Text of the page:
People have been eying underused TV white spaces for high-speed internet service since the FCC voted to open up the spectrum to unlicensed wireless devices in 2008, and now it’s finally happening. Following white space experiments in Virginia, North Carolina, and elsewhere, the first commercial white space network is finally being deployed in the rural Gold Country region of central and northeastern California, reports Engadget.
Per-user speeds will be around 2-4 Mbps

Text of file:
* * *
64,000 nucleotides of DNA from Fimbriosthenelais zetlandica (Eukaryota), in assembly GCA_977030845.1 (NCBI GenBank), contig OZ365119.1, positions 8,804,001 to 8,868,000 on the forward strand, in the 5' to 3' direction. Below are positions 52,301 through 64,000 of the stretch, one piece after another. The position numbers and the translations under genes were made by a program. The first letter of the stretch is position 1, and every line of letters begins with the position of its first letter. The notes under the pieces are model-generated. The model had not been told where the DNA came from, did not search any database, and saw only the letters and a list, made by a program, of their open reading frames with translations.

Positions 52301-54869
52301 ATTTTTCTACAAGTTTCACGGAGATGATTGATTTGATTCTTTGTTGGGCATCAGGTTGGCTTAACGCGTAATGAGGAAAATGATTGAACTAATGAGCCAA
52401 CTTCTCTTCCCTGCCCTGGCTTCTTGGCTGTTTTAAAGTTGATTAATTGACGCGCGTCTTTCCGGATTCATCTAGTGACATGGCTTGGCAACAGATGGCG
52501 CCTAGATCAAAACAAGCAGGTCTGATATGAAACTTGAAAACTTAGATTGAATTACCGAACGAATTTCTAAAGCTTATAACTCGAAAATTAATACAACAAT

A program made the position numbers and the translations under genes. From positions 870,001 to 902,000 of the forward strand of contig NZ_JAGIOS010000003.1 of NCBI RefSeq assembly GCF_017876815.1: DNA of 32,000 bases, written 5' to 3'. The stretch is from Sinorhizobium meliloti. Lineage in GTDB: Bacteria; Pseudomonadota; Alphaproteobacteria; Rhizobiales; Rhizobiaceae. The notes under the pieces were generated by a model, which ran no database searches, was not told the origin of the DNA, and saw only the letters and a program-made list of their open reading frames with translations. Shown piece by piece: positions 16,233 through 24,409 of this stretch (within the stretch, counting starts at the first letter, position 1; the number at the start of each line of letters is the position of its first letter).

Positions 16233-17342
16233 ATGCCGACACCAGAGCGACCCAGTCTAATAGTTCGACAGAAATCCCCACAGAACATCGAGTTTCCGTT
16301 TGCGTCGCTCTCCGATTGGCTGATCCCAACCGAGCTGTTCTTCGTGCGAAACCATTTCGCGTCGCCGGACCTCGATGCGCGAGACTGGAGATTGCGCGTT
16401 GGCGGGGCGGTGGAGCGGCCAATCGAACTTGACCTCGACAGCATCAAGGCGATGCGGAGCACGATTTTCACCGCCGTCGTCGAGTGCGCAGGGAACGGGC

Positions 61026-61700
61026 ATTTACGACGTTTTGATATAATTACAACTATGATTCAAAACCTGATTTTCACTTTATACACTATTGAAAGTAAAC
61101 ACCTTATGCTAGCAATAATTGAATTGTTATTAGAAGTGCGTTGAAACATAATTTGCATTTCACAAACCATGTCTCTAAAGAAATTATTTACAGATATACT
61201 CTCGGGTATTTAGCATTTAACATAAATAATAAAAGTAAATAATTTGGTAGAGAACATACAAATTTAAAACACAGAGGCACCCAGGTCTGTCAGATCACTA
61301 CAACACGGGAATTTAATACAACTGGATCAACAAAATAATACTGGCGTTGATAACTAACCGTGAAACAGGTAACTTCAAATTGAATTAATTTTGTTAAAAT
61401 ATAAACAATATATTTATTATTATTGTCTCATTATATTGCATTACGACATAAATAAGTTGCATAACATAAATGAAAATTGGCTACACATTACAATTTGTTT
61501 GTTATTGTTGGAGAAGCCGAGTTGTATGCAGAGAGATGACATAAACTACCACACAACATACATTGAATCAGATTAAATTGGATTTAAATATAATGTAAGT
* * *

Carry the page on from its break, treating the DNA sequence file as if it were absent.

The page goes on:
Low-frequency TV white space bands propagate farther than alternatives like Wi-Fi, and are better at passing through dense foliage and over hills, making them ideal for rural areas like Gold Country. The region’s white space service is the result of a partnership between and northern California ISP Cal.Net and network equipment provider Carlson, which says its new RuralConnect wireless access point (above) can provide speeds of up to 16 Mbps. However Cal.Net points out that the figure is the total throughput for the base station, and that actual per-user speeds for its $54.95 monthly service will be around to 2–4Mbps. The network is still in the testing phase — service is currently only available in the Swansboro area — but Cal.Net hopes to reach full deployment sometime in May.